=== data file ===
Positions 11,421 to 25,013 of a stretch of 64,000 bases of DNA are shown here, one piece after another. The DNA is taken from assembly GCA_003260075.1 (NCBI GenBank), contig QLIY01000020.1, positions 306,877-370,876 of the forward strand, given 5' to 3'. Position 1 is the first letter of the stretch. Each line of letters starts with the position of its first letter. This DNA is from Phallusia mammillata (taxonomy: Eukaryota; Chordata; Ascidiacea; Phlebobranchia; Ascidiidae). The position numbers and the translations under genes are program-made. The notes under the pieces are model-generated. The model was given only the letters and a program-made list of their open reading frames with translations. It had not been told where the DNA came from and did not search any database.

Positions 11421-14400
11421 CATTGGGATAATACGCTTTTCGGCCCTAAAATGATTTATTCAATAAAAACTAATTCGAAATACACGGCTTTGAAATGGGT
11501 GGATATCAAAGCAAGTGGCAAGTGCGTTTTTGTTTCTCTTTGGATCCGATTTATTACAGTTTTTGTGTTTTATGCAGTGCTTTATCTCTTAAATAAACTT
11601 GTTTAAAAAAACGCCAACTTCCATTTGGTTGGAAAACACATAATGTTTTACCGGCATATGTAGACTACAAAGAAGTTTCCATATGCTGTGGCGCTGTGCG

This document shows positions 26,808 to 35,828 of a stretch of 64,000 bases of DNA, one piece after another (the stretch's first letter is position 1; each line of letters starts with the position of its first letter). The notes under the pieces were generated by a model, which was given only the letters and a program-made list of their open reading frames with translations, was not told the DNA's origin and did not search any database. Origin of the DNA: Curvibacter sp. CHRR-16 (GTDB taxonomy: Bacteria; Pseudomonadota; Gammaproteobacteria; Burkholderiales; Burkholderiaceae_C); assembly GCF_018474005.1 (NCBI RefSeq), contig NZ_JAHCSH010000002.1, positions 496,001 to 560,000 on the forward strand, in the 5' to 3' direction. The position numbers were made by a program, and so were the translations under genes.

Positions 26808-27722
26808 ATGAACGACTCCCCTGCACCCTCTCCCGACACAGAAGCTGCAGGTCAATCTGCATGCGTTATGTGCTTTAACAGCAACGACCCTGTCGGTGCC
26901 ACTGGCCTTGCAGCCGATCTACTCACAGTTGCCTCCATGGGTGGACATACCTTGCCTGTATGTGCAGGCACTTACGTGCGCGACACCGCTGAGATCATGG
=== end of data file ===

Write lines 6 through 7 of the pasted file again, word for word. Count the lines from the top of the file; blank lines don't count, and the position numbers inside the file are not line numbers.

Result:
This document shows positions 26,808 to 35,828 of a stretch of 64,000 bases of DNA, one piece after another (the stretch's first letter is position 1; each line of letters starts with the position of its first letter). The notes under the pieces were generated by a model, which was given only the letters and a program-made list of their open reading frames with translations, was not told the DNA's origin and did not search any database. Origin of the DNA: Curvibacter sp. CHRR-16 (GTDB taxonomy: Bacteria; Pseudomonadota; Gammaproteobacteria; Burkholderiales; Burkholderiaceae_C); assembly GCF_018474005.1 (NCBI RefSeq), contig NZ_JAHCSH010000002.1, positions 496,001 to 560,000 on the forward strand, in the 5' to 3' direction. The position numbers were made by a program, and so were the translations under genes.

Positions 26808-27722